2017 news was inundated with articles on the increase of locals demanding more job opportunities in their home country of Singapore. Singapore’s government has been stricter in releasing work permits for foreigners which could help locals get the jobs they’re looking for. According to this article, it would be safe to say that Singapore has succeeded in opening more employment for locals.
This is due to several factors including the restructuring of corporations. A few questions come to mind when analyzing this trend: What will be the impact on relocation with the increasing demand of local employment versus the current foreigners in Singapore? What will the impact be on these expats that are currently on a local package? What will the impact be on the foreign workforce going into Singapore given their stricter policies on handing out work permits?
Currently, the industry most impacted is the service industry and we may see a wider impact on other industries as we get further into 2018. Taking these factors into account, we may see current expats in Singapore willing to consider moving to other APAC destinations and corporations in Singapore shifting to the idea of hiring more locals.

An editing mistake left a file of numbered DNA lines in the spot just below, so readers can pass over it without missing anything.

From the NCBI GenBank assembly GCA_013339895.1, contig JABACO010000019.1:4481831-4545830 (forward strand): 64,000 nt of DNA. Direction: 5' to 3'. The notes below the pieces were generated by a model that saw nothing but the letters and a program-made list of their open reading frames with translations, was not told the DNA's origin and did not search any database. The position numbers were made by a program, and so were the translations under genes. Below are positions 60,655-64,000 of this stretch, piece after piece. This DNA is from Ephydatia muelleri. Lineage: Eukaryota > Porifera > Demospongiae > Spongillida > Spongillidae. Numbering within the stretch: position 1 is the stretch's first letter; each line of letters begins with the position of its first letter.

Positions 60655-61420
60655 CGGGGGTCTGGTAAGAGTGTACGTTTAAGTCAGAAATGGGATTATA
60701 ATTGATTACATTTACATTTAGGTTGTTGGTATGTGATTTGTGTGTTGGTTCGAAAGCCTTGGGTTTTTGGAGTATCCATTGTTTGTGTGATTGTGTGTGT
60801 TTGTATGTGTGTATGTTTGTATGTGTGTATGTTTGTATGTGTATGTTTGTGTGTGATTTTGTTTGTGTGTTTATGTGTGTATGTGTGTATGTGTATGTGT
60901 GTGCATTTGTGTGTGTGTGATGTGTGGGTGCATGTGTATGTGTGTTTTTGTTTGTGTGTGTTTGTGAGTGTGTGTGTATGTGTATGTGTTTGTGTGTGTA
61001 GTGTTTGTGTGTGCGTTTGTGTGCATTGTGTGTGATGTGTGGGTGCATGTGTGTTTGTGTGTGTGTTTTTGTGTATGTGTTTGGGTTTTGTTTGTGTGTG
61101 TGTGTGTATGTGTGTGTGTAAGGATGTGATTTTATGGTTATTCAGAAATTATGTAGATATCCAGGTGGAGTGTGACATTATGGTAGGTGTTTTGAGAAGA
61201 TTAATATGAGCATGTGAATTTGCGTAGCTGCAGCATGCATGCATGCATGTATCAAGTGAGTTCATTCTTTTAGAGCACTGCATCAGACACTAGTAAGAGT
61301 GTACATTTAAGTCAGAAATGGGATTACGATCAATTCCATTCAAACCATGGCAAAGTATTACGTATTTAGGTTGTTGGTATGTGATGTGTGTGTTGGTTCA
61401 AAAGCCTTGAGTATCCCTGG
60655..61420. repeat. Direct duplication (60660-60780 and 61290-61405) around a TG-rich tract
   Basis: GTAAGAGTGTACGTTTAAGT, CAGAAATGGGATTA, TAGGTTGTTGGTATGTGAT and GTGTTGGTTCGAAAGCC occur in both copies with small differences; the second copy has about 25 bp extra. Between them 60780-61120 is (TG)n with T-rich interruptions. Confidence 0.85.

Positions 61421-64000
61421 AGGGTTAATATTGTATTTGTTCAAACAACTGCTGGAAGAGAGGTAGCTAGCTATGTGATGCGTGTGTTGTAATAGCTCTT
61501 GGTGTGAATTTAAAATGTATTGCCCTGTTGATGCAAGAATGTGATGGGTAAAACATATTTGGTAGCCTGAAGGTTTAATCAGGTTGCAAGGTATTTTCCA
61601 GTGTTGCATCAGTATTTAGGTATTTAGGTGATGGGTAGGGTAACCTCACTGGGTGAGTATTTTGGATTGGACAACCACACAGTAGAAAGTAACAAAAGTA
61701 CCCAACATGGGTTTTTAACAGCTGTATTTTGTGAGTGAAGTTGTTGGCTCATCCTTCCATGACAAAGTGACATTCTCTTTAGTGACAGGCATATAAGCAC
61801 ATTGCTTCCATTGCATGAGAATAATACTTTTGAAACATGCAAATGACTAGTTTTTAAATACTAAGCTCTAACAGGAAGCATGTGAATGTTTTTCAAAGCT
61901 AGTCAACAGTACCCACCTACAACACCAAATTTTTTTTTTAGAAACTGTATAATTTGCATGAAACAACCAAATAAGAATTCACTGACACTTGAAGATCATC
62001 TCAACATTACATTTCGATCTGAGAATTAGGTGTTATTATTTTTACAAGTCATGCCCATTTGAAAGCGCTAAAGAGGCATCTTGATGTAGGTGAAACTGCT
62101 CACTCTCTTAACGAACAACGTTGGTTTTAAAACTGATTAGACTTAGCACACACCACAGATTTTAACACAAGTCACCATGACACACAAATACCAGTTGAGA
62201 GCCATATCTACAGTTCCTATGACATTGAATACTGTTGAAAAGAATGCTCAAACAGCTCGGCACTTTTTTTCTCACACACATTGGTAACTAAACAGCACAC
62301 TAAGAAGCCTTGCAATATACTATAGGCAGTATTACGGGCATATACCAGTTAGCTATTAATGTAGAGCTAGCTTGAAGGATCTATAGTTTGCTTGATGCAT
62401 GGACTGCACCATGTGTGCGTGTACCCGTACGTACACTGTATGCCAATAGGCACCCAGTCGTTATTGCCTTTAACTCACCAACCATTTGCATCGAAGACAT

Mr Tay said that despite the cyclical uptrend in 2017 and a positive outlook into 2018, he would expect to still see "pockets of layoffs due to technological and digital disruption with companies and businesses re-examining their strategies/focus". He noted that the decline in total employment was due to foreign workers being released in the marine and construction sectors, which are affected by cyclical weakness. There are expected to be good job opportunities in the manufacturing sector and services sectors such as in infocomm and media, finance and insurance, healthcare and engineering, he said. "The labour movement will continue to work closely with our tripartite partners to support workers and help them to take on new opportunities and progress in their careers. We will also work closely with the tripartite partners to operationalise the many industry transformation maps," Mr Tay